- Stage 3: disqualified prospect
These are prospects about whom you have learned enough to know that they are not the best fit for your products and services and so you may choose not to target them. Choosing not to serve certain customers is an indicator that you have really thought about your brand and customer experience.
- Stage 4: first time customer
First-time customers are those who have purchased from you one time. They are customers of yours but are almost certainly still customers of your competitor as well.
- Stage 5: repeat customer
They have purchased from you two or more times. They may have bought the same product twice or bought two different products or services on two or more occasions. They will buy from you but will also continue to give their business to competitors. You have share of market; you do not have share of mind of these customers.
- Stage 6: loyal customer or client
A loyal customer or client buys from you rather than anyone else. You have a strong, ongoing relationship that makes him or her resistant to the pull of the competition. For professional services firms this is where you begin to make the transition from being a supplier to trusted advisor. You are 'top of mind' and the first firm that a client calls when they need help.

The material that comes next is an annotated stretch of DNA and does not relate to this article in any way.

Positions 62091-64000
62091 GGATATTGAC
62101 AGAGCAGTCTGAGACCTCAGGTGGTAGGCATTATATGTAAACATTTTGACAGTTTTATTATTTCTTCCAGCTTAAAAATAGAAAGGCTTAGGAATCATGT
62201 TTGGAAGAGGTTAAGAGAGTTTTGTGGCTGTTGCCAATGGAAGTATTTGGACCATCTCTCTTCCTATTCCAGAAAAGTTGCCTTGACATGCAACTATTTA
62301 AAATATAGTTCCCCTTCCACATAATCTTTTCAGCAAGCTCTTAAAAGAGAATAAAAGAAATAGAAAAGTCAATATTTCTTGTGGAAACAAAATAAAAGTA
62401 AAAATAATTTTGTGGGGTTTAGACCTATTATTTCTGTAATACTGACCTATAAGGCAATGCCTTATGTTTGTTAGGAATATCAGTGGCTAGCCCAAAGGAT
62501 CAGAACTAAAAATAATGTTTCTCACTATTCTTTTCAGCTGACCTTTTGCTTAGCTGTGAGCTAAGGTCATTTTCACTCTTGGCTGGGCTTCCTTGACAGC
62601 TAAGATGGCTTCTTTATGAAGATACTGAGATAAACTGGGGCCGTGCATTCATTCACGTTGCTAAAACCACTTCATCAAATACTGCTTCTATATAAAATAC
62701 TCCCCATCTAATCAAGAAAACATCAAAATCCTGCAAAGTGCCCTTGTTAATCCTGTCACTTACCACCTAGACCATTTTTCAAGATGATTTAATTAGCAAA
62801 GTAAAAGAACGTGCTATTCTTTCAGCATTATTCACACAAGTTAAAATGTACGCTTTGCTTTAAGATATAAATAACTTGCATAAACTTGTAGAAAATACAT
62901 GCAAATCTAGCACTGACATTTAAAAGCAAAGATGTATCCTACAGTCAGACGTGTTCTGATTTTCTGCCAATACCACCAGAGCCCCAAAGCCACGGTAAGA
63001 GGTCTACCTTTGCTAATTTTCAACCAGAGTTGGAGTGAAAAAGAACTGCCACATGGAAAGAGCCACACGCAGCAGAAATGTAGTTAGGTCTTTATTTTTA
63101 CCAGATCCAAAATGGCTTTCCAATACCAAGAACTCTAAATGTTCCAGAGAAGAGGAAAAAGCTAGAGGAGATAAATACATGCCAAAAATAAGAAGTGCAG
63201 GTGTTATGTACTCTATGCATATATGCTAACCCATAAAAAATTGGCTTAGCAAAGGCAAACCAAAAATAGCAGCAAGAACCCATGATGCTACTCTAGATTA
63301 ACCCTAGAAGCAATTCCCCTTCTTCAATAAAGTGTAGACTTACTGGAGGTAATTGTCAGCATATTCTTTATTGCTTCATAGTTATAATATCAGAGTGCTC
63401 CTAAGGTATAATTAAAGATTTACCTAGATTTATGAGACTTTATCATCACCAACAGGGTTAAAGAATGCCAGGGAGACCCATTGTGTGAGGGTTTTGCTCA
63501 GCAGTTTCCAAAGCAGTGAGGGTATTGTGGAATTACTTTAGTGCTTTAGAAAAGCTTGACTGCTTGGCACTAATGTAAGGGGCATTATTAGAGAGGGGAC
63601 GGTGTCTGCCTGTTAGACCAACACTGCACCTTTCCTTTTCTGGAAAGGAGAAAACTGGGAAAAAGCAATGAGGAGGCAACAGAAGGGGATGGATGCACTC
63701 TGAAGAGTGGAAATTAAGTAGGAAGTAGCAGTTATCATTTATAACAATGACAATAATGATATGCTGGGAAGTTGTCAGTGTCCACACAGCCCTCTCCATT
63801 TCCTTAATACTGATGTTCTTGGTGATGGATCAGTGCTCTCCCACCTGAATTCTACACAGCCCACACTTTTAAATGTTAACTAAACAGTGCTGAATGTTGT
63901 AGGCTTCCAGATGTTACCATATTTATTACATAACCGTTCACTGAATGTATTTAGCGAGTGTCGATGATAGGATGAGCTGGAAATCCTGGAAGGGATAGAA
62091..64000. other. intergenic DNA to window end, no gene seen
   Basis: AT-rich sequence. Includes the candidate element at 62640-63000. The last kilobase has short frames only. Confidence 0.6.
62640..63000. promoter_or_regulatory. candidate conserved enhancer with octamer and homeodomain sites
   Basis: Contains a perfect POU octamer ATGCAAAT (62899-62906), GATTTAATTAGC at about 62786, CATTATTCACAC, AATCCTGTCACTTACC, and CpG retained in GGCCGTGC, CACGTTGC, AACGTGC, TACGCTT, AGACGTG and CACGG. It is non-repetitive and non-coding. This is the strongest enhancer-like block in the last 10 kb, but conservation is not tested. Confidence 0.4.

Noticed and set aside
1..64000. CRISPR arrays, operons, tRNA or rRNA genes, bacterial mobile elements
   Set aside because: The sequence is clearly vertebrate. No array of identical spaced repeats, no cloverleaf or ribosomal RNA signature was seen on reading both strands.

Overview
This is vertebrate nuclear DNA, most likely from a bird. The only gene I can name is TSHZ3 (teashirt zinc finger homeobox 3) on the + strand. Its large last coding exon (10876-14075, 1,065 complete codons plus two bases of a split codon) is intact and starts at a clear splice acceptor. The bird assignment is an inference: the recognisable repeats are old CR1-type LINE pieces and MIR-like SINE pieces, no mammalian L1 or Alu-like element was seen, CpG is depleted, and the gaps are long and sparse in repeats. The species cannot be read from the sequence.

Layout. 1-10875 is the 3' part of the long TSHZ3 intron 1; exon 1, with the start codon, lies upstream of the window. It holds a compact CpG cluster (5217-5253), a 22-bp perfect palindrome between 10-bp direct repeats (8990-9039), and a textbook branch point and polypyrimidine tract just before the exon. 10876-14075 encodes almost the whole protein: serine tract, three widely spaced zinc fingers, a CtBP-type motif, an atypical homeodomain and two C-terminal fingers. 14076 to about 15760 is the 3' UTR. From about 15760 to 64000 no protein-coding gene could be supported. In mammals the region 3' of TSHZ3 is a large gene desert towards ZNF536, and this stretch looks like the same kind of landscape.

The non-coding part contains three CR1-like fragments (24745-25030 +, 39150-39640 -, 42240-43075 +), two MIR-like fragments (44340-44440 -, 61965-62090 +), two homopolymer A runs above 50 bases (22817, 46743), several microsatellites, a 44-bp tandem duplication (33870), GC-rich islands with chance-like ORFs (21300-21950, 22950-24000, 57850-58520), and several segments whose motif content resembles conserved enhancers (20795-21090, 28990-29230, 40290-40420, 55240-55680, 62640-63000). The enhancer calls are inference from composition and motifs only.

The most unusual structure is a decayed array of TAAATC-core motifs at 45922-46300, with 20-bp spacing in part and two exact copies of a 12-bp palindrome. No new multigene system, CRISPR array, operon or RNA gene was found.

- Stage 7: advocate
Like a client, an advocate buys everything you have to sell and purchases regularly. In addition, an advocate encourages others to buy from you. An advocate talks about you, does your marketing for you and brings customers to you. Brands like Virgin, Apple and Zappos all have advocates who are happy to be unpaid sales people for these companies.
How is loyalty different to satisfaction?
In a survey that we conducted in the telecommunications industry in the UK, we found that over 90% of customers who awarded top scores for satisfaction indicated their intention to be loyal to that organisation. That figure dropped to just 25% for customers who were still satisfied but rated one box lower. We found very similar results when conducting our Customer Experience Management +™ surveys with retailers and hotels.
The reason is that over the past 10 years, organisations have become increasingly aware of the need for customer focus and customer satisfaction. So much so, that it is now the norm and the entry price for any organisation wishing to be successful. As a result, differentiation on the basis of basic customer service has declined, price sensitivity has increased and it now takes a unique customer experience which goes beyond satisfaction and creates real value for the customer in order to regain the competitive edge.